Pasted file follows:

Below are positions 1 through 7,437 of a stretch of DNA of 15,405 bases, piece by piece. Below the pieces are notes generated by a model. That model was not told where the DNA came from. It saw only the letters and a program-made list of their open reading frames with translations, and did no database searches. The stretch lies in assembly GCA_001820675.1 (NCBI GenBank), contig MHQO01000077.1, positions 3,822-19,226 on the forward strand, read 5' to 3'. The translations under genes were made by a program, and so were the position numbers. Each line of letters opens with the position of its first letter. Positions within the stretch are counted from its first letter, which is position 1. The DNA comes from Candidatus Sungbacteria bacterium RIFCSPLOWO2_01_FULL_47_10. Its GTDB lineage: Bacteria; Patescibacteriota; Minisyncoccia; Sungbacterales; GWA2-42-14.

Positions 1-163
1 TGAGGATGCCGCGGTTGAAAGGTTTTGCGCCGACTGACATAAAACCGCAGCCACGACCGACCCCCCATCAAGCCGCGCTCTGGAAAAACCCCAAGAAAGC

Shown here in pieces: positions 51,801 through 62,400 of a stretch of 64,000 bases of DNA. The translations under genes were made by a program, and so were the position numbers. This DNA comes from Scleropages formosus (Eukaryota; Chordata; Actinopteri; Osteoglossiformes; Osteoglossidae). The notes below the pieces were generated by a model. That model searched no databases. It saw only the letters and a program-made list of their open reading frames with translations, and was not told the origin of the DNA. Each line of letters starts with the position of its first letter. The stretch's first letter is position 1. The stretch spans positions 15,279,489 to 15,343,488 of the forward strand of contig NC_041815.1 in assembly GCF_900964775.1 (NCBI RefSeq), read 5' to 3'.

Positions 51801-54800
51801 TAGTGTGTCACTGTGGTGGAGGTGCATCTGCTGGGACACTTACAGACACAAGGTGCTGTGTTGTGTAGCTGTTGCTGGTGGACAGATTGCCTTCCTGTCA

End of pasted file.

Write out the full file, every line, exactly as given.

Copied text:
Below are positions 1 through 7,437 of a stretch of DNA of 15,405 bases, piece by piece. Below the pieces are notes generated by a model. That model was not told where the DNA came from. It saw only the letters and a program-made list of their open reading frames with translations, and did no database searches. The stretch lies in assembly GCA_001820675.1 (NCBI GenBank), contig MHQO01000077.1, positions 3,822-19,226 on the forward strand, read 5' to 3'. The translations under genes were made by a program, and so were the position numbers. Each line of letters opens with the position of its first letter. Positions within the stretch are counted from its first letter, which is position 1. The DNA comes from Candidatus Sungbacteria bacterium RIFCSPLOWO2_01_FULL_47_10. Its GTDB lineage: Bacteria; Patescibacteriota; Minisyncoccia; Sungbacterales; GWA2-42-14.

Positions 1-163
1 TGAGGATGCCGCGGTTGAAAGGTTTTGCGCCGACTGACATAAAACCGCAGCCACGACCGACCCCCCATCAAGCCGCGCTCTGGAAAAACCCCAAGAAAGC

Shown here in pieces: positions 51,801 through 62,400 of a stretch of 64,000 bases of DNA. The translations under genes were made by a program, and so were the position numbers. This DNA comes from Scleropages formosus (Eukaryota; Chordata; Actinopteri; Osteoglossiformes; Osteoglossidae). The notes below the pieces were generated by a model. That model searched no databases. It saw only the letters and a program-made list of their open reading frames with translations, and was not told the origin of the DNA. Each line of letters starts with the position of its first letter. The stretch's first letter is position 1. The stretch spans positions 15,279,489 to 15,343,488 of the forward strand of contig NC_041815.1 in assembly GCF_900964775.1 (NCBI RefSeq), read 5' to 3'.

Positions 51801-54800
51801 TAGTGTGTCACTGTGGTGGAGGTGCATCTGCTGGGACACTTACAGACACAAGGTGCTGTGTTGTGTAGCTGTTGCTGGTGGACAGATTGCCTTCCTGTCA